Anonymous Philippe said...

Go Digital or stay Film...that's the million dollar question huh?

I think we should stop pushing you to switch...if anything we should be encouraging you to be the best at what you do non?

I think digital is a great reflection (Are we impatient?) of our stay of mind and society(Instant Satisfaction?)...we want results right away (mind you I shoot digital only, but I'm aware of this). Whatever happened to the excitement of waiting for a roll of film?

I suggest you give it an try...experiment it if you can afford it. Do a few projects, learn and compare ! I think it will give you a different perspective on digital and film as well, IMHO. I think both of forms of photography have their pros and cons which should be pushed to the limit in order to appreciate the art itself.


Great series...my favourite would be the B&W 2nd or middle photo...just beautiful. The 1st one is an excellent shot as well Love the reflections!

4:07 PM  
Anonymous AG said...

Your first shot here is excellent with those reflections. Can’t wait to see how you get on with the interiors of that store. Always nice to have stuff planned ahead just in case the surprises don’t happen . . lol . .

4:28 PM  
Anonymous johnz said...

I like the bottom photo especially, the string of lights and those vetical and horizontal lines everywhere

5:27 PM  
Blogger mea said...

I love the first shot! I see the words Ware Neck--does that mean you're in my neck of the woods?

6:22 PM  
Anonymous 19 Seconds Of Spring said...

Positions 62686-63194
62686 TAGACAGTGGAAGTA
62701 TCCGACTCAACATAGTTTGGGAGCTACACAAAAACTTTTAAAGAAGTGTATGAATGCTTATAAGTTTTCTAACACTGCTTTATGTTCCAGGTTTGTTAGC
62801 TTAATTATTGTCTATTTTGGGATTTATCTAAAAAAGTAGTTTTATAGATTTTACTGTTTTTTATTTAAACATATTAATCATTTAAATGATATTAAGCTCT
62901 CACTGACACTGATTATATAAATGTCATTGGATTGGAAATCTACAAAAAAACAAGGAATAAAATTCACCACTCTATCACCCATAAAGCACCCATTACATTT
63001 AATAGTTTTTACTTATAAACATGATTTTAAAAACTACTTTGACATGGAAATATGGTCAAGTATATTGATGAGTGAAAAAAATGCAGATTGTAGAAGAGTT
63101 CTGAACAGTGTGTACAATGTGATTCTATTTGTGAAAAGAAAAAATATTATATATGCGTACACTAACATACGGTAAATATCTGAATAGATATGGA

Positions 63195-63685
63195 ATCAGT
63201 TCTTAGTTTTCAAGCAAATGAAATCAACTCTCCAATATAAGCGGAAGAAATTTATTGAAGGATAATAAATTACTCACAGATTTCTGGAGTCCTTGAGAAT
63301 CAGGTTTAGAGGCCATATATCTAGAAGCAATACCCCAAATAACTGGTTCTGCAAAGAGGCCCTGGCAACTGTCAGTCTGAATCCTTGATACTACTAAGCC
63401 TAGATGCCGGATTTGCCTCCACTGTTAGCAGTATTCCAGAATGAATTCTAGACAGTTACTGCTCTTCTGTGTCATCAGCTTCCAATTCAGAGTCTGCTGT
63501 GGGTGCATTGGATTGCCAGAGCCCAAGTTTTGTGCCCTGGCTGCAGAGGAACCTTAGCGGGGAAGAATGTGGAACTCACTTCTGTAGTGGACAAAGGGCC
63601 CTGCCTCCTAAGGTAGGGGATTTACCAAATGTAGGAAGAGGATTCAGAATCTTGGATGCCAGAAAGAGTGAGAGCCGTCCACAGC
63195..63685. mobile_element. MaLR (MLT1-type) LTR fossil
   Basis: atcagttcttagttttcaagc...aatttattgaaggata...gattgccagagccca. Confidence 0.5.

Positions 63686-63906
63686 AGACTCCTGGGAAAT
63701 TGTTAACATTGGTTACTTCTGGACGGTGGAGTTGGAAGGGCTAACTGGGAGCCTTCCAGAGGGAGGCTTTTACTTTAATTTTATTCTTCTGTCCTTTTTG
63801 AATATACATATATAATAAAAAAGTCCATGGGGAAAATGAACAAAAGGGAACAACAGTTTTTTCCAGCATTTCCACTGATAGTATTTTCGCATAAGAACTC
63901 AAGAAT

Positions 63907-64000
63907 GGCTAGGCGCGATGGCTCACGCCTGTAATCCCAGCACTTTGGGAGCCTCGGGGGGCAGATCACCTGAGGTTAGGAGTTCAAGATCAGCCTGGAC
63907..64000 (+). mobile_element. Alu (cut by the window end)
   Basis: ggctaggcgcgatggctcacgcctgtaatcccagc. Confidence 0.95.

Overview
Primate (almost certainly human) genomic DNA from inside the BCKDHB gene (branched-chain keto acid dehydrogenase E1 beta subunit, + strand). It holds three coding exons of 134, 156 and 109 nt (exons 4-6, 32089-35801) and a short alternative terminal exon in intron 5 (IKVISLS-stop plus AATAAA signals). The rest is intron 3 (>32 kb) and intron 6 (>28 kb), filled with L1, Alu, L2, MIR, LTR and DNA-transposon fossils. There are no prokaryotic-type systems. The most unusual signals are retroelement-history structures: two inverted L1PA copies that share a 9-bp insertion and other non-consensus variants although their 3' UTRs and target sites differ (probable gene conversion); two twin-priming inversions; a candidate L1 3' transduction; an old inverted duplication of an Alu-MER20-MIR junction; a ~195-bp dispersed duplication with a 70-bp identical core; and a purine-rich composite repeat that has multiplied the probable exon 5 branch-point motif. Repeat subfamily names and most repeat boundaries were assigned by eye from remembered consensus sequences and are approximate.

Nice "windows series"... You 've done a good work!
Michael

6:30 PM  
Anonymous outdoorexposure said...

i like the first window..great textures and patterns of reflection...kinda abstract look to me..nice series:-)

7:04 PM  
Blogger Wolf said...

Love these shots micki! Well done!

7:20 PM  
Blogger Sidney said...

Nice shots! You have a good eye!

9:12 PM  
Blogger Fraser said...

Love the General Merchandise window. Good series.

9:36 PM  
Blogger anoop said...

i love the last 2 shots! nice use of colour and depth

10:44 PM  
Blogger H.O said...

Hi Micki.
I like those image. nice picture.

11:05 PM  
Blogger Sandy said...

I like all three for different reasons. I think that it's cool that you shoot film. I shoot film occasionally but use digital mostly because I'm cheap and I love instant gratification. At the end of the day does it really matter?

11:23 PM  
Blogger Jill said...

I like the middle one. You can tell it's old. Very nice. I love your themes!!

11:26 PM  
Anonymous G said...

I vote for the first one for its "geometric" qualities.